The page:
4. Prep for your week
Sunday is prep day for many people and if you haven’t yet jumped on the Sunday Prep bandwagon, here is your invitation. Prep your outfits for the week, decide on the meals you’ll be making or even better, prep the meals that you will be eating. Plan out your week, what needs to be done each day and wrap your mind around the general theme of the week. This will help remove several decisions from each day of the week and leave more room for your mind to focus on other things. It’ll also make you feel like you are more organized and have a better handle on your week.
5. Setup reminders
I do this step the most of all! I basically run my entire life from reminder to reminder. I do this because I often get worried that I’ll forget an important task or that I’ll ‘miss the window’ it’s due in. I will overly stress about it and constantly think of it all day, using up the precious mental space I have left. With these tasks, I set up reminders on my phone and schedule them to occur when I need to be reminded of them. It’s like a weight is lifted off my shoulder and I know future me will deal with it when the reminder goes off.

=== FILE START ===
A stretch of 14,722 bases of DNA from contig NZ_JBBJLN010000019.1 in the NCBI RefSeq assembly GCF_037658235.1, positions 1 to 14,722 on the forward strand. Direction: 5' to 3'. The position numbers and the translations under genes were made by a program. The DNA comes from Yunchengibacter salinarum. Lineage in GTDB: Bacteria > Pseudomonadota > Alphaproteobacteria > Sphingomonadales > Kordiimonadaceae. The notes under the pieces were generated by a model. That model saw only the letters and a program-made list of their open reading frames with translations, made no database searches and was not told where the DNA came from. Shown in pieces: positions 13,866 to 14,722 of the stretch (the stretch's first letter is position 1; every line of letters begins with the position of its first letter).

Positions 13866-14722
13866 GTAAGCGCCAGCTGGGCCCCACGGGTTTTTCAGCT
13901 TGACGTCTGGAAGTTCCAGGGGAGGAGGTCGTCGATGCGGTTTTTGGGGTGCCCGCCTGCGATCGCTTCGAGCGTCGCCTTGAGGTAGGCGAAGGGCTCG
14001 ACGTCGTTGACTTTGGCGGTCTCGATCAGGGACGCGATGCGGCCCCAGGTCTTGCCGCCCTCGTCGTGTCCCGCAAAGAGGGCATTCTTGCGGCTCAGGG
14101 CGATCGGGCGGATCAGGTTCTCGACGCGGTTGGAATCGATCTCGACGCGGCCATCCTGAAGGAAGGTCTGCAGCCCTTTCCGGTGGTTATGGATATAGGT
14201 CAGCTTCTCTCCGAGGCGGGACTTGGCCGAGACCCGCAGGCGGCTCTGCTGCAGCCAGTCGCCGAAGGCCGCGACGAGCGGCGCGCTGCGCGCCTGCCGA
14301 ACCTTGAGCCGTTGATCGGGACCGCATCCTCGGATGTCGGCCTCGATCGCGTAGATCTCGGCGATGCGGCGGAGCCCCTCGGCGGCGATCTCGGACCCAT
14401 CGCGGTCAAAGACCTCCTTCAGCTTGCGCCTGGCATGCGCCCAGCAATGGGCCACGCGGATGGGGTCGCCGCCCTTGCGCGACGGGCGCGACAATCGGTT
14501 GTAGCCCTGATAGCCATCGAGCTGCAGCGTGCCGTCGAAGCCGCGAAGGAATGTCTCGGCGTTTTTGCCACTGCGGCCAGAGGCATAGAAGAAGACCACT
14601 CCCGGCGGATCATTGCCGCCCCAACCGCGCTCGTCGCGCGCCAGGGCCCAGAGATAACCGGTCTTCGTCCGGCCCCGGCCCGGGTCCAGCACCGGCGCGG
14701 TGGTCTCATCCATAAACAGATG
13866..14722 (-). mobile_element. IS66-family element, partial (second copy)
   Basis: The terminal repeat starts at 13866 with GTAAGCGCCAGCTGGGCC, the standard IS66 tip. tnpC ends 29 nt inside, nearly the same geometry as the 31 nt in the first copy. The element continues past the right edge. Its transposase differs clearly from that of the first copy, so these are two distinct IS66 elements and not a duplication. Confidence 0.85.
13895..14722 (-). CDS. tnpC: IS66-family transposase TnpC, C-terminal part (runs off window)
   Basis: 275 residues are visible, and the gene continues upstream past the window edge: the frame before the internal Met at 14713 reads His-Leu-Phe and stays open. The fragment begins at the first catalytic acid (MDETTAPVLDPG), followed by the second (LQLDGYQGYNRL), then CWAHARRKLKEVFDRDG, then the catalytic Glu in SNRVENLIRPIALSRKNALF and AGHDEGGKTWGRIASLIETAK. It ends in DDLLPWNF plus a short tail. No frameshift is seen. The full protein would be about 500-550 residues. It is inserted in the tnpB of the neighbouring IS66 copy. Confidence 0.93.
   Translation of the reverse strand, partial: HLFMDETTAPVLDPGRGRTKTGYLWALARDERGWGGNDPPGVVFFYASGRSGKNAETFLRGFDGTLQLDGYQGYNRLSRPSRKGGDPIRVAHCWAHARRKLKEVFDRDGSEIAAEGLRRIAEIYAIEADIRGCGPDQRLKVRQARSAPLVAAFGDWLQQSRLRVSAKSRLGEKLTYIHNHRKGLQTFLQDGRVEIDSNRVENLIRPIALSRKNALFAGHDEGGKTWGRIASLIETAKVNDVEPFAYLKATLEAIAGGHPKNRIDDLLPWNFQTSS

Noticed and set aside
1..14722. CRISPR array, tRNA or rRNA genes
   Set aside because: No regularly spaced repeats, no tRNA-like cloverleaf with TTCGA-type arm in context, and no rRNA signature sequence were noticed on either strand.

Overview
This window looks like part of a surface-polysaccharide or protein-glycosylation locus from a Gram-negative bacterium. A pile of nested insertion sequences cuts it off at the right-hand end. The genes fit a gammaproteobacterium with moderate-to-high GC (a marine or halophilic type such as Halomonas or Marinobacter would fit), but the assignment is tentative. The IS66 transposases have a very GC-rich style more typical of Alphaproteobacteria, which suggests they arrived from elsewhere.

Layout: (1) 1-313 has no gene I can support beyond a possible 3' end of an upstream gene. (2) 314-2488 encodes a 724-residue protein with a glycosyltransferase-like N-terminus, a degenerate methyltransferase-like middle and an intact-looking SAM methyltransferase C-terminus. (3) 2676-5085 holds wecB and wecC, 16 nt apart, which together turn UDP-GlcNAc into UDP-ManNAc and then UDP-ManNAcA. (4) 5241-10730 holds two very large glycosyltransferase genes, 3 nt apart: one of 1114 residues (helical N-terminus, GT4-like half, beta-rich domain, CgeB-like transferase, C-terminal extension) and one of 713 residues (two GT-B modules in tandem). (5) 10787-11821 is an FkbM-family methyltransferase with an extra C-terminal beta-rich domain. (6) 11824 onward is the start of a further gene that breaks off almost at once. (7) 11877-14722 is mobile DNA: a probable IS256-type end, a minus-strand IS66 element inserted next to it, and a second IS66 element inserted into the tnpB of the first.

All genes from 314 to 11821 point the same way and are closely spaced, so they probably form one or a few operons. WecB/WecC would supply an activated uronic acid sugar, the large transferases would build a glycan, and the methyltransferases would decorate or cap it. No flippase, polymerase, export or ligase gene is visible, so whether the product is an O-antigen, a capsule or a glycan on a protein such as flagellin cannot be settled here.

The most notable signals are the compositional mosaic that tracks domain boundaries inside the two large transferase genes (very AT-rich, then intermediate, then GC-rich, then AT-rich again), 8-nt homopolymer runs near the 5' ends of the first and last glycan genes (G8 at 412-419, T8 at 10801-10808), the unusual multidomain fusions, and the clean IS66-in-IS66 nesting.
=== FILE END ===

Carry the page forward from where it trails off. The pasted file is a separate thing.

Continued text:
6. Stay Present
Who arrives home only to spend the entire evening thinking about school stuff? Teaching is one of those professions that stays with you all the time. It’s hard to switch off which can lead to your mental load never shifting enough for your mind to actually feel lighter and more restored. One strategy that I loved using as a teacher was to carry out one mundane task completely present. For example, if I was washing the dishes then I’d commit to spending ten minutes entirely focused on washing the dishes. I’d concentrate on cleaning each plate, I’d watch as the water ran over the rim, I’d notice the soap suds on the sponge, I’d listen to the sound of the water splashing. My entire focus and awareness was on the dishes. If a thought arose about something else, I’d bring it back to washing the dishes. This gave my mind a break and provided it with a chance to break the thinking cycle. Sometimes this process was enough to help me switch off for the evening. I also loved the fact that I was doing something for the purpose of doing it. We often just rush through things to just get them done so that we can move onto the next thing whereas when you’re doing something for a purpose, it changes your whole rhythm.
I hope these tips help to lighten up your load, even just a little. Remember to be kind to yourself and know they you’re doing your best.